Notation is used to describe the subject matter and to communicate within a limited scope. I can read notations of a Chess game and reconstruct or re-play the game. Musicians can read notations of a music peace and recreate the music. So notations can completely address the communication needs for that domain or subject. However, they are not meant for extending beyond their domain; and are thus incapable of expressing any other thought or emotion or message. In chess, “!” is used to describe an astonishing move. That’s it. You can not express “After this more the opponent was really taken aback and started sweating and went into depression”. Chess notation is not meant to do that. That’s job of “Language”. Language is the method of human communication, either spoken or written, consisting of the use of words in a structured and conventional way.

In that sense, programming languages are not languages. They are merely notations meant for writing a program and converting it into executable. Words “script” or “code” are often used in computer programs. I feel those are more appropriate words. Anyways, we still call programming languages – be it C or C++ or VB or Java or .Net.

Here is my more deeper understanding. A language must evolve. It must adapt and adopt new words, new constructs and be relevant for the current need of communication. It must enable complete expression of thought/feelings. And we also need a “script” which can completely support the language. Sanskrit is supposed to be a rich language and Devnagari script is supposed to be complete and well-rounded. However it did not have the script or letters to express the pronunciation of words such as “water” or “match”. Devnagari script adopted or invented new characters to address that. वॉ in वॉटर and कॅ in कॅच are not part of original Devnagari script and were added when the need arose.

The same has happened and is happening to software programming. C was procedural, hence object-oriented languages came (C++, Java). They were not capable of addressing new Architecture, frameworks so new technologies (Web 2.0) emerged.

Some languages become popular among one particular community because they are good at the purpose the community is looking for. And it also shows how “evolved” these languages are, or how culturally relevant they are. For example, my mother tongue Marathi is really a rich and beautiful language! But it has not evolved or culturally fit with many new world objects, references. Do you simply adopt and embrace the established words or artificially create parallel words in your own language/script?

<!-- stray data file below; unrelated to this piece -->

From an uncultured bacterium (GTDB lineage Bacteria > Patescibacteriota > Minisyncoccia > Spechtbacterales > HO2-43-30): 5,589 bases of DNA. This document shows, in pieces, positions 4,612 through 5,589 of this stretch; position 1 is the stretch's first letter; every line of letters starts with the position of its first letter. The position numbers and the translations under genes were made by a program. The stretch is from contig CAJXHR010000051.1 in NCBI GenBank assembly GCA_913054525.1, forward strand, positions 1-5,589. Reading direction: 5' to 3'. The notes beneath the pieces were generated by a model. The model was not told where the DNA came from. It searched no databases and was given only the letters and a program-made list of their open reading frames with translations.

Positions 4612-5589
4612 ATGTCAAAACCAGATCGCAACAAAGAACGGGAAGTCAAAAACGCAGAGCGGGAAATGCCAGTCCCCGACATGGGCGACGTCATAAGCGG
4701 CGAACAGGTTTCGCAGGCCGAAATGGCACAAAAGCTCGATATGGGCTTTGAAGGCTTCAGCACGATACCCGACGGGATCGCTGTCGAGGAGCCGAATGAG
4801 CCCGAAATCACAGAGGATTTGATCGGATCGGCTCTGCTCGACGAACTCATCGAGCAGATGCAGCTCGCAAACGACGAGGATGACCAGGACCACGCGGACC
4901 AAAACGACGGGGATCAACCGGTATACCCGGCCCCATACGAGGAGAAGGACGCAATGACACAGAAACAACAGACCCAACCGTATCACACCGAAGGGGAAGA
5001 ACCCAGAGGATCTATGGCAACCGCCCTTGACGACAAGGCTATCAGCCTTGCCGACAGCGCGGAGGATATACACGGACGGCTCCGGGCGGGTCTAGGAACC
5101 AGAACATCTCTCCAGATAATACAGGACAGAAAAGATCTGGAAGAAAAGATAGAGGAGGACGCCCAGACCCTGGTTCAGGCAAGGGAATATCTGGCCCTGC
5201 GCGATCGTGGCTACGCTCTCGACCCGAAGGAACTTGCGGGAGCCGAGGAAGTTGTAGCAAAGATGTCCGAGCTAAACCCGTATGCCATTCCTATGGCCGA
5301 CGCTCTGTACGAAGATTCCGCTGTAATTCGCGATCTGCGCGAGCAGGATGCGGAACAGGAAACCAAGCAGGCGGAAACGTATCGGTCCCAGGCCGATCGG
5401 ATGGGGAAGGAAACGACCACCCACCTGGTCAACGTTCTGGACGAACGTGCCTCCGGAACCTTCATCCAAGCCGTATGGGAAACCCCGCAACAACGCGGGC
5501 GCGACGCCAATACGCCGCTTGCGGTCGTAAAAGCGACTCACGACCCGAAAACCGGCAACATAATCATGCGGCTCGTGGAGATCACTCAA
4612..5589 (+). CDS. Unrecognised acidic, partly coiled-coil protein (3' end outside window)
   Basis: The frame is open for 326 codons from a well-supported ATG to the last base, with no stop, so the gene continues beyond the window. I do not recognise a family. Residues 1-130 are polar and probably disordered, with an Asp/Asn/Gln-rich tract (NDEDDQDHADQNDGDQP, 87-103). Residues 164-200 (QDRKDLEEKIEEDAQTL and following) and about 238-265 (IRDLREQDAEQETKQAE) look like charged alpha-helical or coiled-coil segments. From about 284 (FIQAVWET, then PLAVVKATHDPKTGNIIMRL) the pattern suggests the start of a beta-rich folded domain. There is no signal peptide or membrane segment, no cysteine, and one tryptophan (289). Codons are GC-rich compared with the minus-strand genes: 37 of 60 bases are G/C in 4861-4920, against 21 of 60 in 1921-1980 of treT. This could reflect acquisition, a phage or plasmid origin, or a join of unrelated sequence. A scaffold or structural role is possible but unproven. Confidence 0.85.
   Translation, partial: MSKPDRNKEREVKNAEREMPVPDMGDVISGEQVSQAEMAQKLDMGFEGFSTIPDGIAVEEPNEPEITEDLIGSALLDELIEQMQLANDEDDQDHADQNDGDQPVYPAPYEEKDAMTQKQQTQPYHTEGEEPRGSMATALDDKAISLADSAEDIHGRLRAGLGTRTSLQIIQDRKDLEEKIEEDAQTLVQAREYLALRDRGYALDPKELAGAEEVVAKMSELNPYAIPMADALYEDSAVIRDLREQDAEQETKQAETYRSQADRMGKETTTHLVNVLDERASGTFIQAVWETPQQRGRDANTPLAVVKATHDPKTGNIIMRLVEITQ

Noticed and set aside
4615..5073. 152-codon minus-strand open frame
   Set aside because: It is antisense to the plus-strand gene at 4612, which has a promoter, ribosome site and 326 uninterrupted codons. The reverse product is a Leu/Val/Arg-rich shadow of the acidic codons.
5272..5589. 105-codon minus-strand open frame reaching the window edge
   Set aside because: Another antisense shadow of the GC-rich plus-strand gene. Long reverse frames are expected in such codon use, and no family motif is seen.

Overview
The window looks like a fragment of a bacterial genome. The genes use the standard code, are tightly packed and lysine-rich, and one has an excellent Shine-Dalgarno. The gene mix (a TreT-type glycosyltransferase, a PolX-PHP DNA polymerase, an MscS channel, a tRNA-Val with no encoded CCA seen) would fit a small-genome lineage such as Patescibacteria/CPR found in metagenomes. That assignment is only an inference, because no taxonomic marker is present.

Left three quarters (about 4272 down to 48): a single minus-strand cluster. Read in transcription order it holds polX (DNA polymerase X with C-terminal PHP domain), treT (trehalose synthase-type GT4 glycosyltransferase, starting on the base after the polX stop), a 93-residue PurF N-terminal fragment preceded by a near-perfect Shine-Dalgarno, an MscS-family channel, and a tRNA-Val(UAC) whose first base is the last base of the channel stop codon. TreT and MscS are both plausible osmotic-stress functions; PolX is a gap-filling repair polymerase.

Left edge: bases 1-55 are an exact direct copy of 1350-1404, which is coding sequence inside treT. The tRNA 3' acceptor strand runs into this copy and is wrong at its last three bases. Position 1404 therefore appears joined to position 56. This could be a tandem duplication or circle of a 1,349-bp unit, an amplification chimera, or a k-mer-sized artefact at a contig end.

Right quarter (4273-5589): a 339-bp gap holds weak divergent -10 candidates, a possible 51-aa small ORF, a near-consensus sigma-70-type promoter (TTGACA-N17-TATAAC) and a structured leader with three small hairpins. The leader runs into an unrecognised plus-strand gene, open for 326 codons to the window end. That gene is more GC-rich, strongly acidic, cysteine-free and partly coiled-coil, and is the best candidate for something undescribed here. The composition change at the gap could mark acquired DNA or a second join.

I recently read following awkward words in a Marathi article on Finance.

• Fiat currency = आदिष्ठ मुद्रा
• Negotiable instrument = पराक्राम्य दस्तऐवज
• Counterpart (e.g. UK counterpart of India’s Finance Minister) = समपदस्थ

The Marathi words are really odd and tongue-twisters. Even for people who do not know either Marathi or English word, it is much easier to find and memorize English word because it is already commonplace. What’s the point in fabricating some far-fetched Marathi words? Just accept that your language has not evolved in this domain (Finance) and adopt what is a norm.

Thus Language also shows richness of culture in that specific domain. Marathi language, spoken by 75 million people stands at 19th most spoken language in the world. Hindi language spoken by 260 million people would be among top 5 or 7 in the world. Yet, both languages are very poor in terms of vocabulary for Medical Science, Advanced Finance and few other such subjects. It is better to learn them in English. Rather impossible to learn them in these languages.

English language has a prototype of words for many relations – “…in-law”. Father-in-law, mother-in-law, brother-in-law, daughter-in-law, on-in-law, sister-in-law etc. When I learnt the English words I thought how individualistic and narrow-minded these people would be. In Marathi (and all Indian languages) we have different words for each of these relations. In fact we also have unique words for complex relations such as “your son’s wife’s father” (व्याही) or “your wife’s sister’s husband” (साडू).

This doesn’t mean that we Indians had nothing significant to do and we kept on inventing words for such odd relations. It only means that our family structure was so rich and close-knitted that there was need to have unique names for all such relations and identify and respect them separately. “In-laws”, in comparison, looked to me like a “catch all” exception! Shows the cultural bankruptcy of English family system.

The point is, it is nobody’s mandate to keep the language fresh and relevant (even if it is made mandate of someone or some department, it won’t happen). It can happen only through constant participation and contribution from the entire community; the need for adaptation and sense of belonging!

I no longer do “coding”, but the things I learnt from programming are immensely useful even today. It taught me to look at the world through a different lens!

P.S: There were couple of occasions when I remembered programming principles again – (1) while watching a movie and (2) while discussing a Marketing concept and a key Social issue in India. Will try to write about them in a separate blog some other day.

P.P.S.: Just read this wonderful quote; one more learning!

“We build our computer (systems) the way we build our cities: over time, without a plan, on top of ruins.” – EllenUllman